Trevor Winchester Swan (14 January 1918 – 15 January 1989) was an Australian economist. He is best known for his work on the Solow–Swan growth model, published simultaneously by American economist Robert Solow, for his work on integrating internal and external balance as represented by the Swan Diagram, and for pioneering work in macroeconomic modeling, which predated that of Lawrence Klein but remained unpublished until 1989.
|Died||15 January 1989(aged 71)|
|Institution||Australian National University|
|Alma mater||University of Sydney|
|Information at IDEAS / RePEc|
Swan is widely regarded as the greatest economic theorist that Australia has produced, and as one of the finest economists not to receive a Nobel Memorial Prize in Economic Sciences. There were two independent pioneers of Neoclassical Growth Theory: Robert Solow and Trevor Swan. Solow published "A Contribution to the Theory of Economic Growth" in the February issue of the QJE in 1956, and Trevor Swan published "Economic Growth and Capital Accumulation" in the Economic Record, subsequent to Solow in December 1956. Swan's contribution has been overshadowed by Solow, who was awarded the Nobel Memorial Prize in 1987 for his contributions to economic growth.
Born and educated in Sydney, Swan attended Canterbury High School where he was Dux in 1935. After school he joined the Rural Bank of New South Wales, studying part-time at the University of Sydney. In 1940 he received a bachelor of economics with First Class Honours and was awarded the gold medal, the first time it had been awarded on the basis of part-time study; he was appointed an assistant lecturer at the University of Sydney. From 1942 to 1950 he was employed in government service, as an economist in the Department of War Organization of Industry, secretary to the War Commitments Committee, chairman of the Food Priorities Committee, joint secretary of the Joint Administrative Planning Sub-Committee of the Defence Committee, chief economist of the Department of Post-War Reconstruction, and, from 1949, chief economist of the Department of the Prime Minister. During this period he contributed to the White Paper on Full Employment which set the framework for Australian macroeconomic policy in the postwar decades.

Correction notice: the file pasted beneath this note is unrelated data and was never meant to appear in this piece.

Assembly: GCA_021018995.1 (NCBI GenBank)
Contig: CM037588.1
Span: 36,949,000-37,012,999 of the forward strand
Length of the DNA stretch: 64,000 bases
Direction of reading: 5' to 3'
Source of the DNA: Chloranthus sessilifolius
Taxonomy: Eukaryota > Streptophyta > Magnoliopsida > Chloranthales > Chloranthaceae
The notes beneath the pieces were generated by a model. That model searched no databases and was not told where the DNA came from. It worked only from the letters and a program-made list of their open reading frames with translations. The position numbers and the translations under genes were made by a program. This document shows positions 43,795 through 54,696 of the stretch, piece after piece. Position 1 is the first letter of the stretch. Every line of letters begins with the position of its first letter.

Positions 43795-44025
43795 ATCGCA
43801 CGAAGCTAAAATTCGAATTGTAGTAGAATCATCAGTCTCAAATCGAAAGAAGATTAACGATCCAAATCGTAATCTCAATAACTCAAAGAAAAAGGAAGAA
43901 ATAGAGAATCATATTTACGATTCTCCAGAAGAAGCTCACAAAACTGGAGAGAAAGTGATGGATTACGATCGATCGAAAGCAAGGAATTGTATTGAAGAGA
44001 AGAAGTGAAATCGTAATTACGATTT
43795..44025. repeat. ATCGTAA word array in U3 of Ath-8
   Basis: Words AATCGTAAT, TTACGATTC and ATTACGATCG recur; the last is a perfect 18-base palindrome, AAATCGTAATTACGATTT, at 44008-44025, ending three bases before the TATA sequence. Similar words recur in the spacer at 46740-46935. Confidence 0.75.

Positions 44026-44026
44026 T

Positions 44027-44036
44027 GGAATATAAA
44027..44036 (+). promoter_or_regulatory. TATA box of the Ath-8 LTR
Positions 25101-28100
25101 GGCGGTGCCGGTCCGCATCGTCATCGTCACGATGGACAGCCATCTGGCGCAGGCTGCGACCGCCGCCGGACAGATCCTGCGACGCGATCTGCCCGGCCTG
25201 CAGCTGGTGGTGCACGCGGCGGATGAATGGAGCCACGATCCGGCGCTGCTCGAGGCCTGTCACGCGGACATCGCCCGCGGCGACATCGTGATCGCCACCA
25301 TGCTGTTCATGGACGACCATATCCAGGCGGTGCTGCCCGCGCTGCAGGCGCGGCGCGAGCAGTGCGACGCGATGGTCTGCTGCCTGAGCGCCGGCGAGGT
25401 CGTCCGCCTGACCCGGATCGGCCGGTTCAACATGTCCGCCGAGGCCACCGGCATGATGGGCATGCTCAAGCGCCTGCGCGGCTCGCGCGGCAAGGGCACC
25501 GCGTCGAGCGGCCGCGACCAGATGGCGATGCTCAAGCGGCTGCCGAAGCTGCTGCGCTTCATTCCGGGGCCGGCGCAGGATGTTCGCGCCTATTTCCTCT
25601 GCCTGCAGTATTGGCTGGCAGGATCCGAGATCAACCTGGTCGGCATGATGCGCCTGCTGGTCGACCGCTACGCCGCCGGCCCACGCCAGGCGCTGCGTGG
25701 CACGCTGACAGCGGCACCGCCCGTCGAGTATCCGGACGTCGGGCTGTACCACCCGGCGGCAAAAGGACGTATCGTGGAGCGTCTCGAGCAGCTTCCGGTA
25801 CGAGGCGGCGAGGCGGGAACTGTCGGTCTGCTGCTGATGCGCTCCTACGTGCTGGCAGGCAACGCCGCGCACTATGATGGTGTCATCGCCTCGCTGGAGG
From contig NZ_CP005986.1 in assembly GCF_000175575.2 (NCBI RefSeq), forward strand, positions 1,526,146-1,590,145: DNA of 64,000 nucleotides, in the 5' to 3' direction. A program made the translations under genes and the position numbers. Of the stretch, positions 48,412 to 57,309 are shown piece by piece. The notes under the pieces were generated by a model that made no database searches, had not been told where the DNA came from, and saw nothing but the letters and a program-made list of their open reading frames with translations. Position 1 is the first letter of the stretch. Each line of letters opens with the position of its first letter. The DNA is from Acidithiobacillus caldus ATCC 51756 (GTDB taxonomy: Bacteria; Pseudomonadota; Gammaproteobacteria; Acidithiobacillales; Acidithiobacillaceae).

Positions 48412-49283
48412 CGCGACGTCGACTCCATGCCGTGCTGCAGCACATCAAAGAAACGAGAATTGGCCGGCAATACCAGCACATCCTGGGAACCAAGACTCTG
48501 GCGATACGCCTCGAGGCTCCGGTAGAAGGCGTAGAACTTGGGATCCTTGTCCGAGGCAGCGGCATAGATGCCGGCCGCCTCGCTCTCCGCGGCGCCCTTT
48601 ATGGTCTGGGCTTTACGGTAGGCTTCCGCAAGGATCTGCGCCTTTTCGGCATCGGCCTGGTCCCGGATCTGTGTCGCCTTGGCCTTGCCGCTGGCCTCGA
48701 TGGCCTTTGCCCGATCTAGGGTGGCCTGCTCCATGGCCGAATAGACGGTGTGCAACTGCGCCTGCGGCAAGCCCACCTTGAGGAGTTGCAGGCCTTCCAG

In 1950, he was appointed as the first chair of economics created at the Australian National University, remaining Professor of Economics until his retirement in 1983. He built up a strong department with such figures as Noel Butlin and Ivor Pearce.
In 1975 he was appointed to the Board of the Reserve Bank of Australia and reappointed in 1980. He played a small role in the 1975 Australian constitutional crisis, by suggesting to his friend, the Prime Minister, Gough Whitlam, that the banks could assist in ensuring the government had funds to meet its obligations, during the period when Supply was being threatened by the Opposition in the Senate.
In 2007, in an address to the American Economic Association celebrating the 50th anniversary of his 1956 contribution, Robert Solow reminded his audience that, "If you have been interested in growth theory for a while, you probably know that Trevor Swan—who was a splendid macroeconomist—also published a paper on growth theory in 1956. In that article, you can find the essentials of the basic neoclassical model of economic growth."
Swan was noted by Paul Krugman in his New York Times blog: "There's an oldie but goodie in international macro known as the Swan Diagram — not instructions for making an origami swan, but the insightful analysis developed by the Australian economist Trevor Swan."
He died in 1989.
- Distinguished ANU Economists
- Gay Davidson, "The Dismissal: many degrees dead wrong", The Canberra Times, 11 November 2000, Panorama, p. 8
- Dimand, Robert W.; Spencer, Barbara J. (2009). "Trevor Swan and the Neoclassical Growth Model". History of Political Economy. 41 (Suppl. 1): 107–126. doi:10.1215/00182702-2009-019.
- Krugman, Paul (11 March 2010). "China's Swan Song". New York Times.
- Butlin, N. G.; Gregory, R. G. (1989). "Trevor Winchester Swan 1918–1989". Economic Record. 65 (4): 369–377. doi:10.1111/j.1475-4932.1989.tb00689.x.